Up next, 'Geysir' opens up in a haze of jangling guitars, subtle synth swells and noisy atmospherics. Steady percussion keeps a firm bedrock underfoot as throbbing bass frequencies bubble and skip through entrancing verse progressions, deftly enveloping those impressive vocal skills. It soars through it's chorus parts with relative ease, swirling and tumbling through layers of reverberating instrumentation and magical lead lines effortlessly whilst 'Hills' fizzes into life on a 80's post-punk type of vibe before those sequenced synths start up and drag it into the modern age. Sublime vocals lead meandering guitar progressions on a merry dance through electronically charged percussion and subtle swells of synth led bass frequencies as those yearning vocalisations swirl and shimmer majestically. 'Fight!' is an angry brute that barks into life held fast to a punishing guitar progression as that slow moving percussion grinds through the ether on a wave of bass heavy frequencies and cascading lead lines. It builds into a menacing sonic behemoth dragging a vocal line out from somewhere within and drenching it in an interesting mix of post-rock, psych-rock and alt-gaze before 'Obvious' arrives on a lighter note with melodic guitars and blissed out vocals clinging to the throb of bass and a busy drum pattern. Lead guitars meander in and out of the overall mix as heavier passages of instrumentation rise and fall brilliantly, streaming through hazy reverberations and subtle lines of bubbling synth. The album closes out on a post-rock orientated gem. 'Repeat' is steeped in atmosphere and is underpinned from the off by another impressive percussive display that lays down a bedrock for those repetitive lead lines and that amazing vocal take. The hum of bass expertly hovers over deep lying synth as the track slows down to an addictive pace with 'Tús Nua' injecting a sort of lysergic/psychedelic hue into proceedings before fizzing out into a peaceful finale. A masterful end to a wonderful album.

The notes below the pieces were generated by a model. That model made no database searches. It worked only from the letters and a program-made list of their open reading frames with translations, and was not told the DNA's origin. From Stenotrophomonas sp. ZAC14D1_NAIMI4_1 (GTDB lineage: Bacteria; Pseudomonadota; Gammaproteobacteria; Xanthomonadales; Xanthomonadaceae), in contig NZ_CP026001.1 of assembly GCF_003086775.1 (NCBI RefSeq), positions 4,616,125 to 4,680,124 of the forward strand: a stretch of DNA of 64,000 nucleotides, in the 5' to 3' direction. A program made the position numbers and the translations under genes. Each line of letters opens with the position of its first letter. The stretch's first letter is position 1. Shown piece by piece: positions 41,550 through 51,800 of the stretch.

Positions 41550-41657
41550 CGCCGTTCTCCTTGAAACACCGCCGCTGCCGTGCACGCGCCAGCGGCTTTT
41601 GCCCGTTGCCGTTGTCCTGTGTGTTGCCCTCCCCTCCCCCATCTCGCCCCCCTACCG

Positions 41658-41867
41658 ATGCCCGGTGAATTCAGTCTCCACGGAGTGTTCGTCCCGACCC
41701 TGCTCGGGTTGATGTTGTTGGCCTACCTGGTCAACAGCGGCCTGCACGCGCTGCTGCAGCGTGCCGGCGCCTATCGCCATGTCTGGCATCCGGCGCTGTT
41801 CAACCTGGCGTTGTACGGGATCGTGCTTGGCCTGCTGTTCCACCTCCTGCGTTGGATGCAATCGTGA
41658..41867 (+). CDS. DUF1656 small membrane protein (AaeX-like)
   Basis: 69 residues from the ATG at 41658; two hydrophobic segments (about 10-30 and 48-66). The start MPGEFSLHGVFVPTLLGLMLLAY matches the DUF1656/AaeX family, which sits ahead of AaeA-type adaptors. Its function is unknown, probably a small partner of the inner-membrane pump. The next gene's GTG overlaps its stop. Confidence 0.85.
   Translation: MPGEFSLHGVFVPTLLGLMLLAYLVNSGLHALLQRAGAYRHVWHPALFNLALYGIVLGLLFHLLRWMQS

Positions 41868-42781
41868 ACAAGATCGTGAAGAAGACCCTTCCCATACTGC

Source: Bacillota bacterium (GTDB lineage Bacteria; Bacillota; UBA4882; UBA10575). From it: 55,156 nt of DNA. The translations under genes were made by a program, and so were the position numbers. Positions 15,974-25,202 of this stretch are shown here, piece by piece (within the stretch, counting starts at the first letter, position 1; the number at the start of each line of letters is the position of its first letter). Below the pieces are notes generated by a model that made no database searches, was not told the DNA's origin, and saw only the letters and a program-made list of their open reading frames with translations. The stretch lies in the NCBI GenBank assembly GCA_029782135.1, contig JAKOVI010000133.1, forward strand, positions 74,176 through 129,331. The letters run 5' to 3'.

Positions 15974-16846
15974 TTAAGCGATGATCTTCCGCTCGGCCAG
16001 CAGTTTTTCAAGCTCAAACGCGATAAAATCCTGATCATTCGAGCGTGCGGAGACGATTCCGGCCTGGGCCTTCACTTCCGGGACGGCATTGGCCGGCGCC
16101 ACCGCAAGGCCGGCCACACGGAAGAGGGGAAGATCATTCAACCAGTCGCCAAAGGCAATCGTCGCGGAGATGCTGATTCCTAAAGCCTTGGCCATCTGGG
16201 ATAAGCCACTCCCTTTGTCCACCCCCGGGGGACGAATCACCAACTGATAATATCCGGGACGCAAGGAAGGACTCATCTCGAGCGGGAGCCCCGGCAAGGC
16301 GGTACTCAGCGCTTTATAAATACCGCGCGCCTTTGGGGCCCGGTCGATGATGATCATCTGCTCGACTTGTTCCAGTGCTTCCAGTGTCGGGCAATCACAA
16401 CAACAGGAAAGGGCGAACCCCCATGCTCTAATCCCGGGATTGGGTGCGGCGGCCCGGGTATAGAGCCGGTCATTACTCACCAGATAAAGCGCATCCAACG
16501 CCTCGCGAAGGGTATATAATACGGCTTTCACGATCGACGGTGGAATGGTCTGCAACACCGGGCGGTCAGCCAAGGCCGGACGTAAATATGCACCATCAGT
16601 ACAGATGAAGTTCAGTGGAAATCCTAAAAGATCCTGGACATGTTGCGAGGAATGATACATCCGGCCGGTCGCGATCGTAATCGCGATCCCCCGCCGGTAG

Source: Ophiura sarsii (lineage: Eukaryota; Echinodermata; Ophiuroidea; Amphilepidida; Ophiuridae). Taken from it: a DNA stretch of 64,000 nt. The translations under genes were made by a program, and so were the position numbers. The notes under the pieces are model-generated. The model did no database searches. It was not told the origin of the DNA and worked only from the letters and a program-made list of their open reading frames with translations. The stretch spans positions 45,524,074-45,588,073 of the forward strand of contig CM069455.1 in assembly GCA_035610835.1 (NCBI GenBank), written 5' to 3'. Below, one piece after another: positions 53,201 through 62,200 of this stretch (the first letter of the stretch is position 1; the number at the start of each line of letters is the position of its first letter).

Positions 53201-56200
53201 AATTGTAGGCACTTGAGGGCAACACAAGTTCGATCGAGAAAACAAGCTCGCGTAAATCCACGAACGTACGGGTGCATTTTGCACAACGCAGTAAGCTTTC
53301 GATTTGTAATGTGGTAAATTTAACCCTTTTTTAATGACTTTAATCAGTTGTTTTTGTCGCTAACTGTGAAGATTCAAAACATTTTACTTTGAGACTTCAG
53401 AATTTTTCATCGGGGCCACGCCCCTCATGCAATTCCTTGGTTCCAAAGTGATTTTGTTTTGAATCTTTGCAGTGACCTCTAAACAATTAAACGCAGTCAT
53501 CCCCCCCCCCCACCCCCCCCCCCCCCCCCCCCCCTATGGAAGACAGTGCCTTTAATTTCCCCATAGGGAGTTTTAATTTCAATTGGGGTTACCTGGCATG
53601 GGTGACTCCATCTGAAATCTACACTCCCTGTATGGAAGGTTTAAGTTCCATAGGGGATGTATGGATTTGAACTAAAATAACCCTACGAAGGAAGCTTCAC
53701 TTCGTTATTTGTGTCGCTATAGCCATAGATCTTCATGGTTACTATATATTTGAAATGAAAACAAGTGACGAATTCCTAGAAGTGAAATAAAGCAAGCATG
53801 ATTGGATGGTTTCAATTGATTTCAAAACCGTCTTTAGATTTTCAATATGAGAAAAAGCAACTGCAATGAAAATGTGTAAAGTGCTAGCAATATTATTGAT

Everso - Single by Everso
Brazilian based noisy post-gazing duo 'Everso' have unleashed a stunning new single entitled 'Silence/Disarm' b/w 'Rebirth'. The band are made up of Daniel Ikuma - guitars/bass/vocals & Rock Silveira - drums/backing vocals with Daniel Watanabe from 'Alma Mater Band' contributing some song arrangements on this release. 'Everso' have a sound that is inherently shoegaze orientated with subtle underlying layers of alt-rock and swirling post-rock bubbling under the surface. This latest single is available to buy/download right now from eversoband.bandcamp.com
'Silence/Disarm' streams into the ether on hazy waves of reverberation. A fuzzy wall of guitars ride a tempestuous percussive swagger as throbbing bass frequencies hum and fizz enveloping that sublime vocalisation whilst 'Rebirth' sits firmly in the atmospheric post-rock stable with ambient like guitars swirling around fragile vocals, driving bass lines, whooshing cymbal crashes and massive swathes of percussive noise.
Geysir by Tús Nua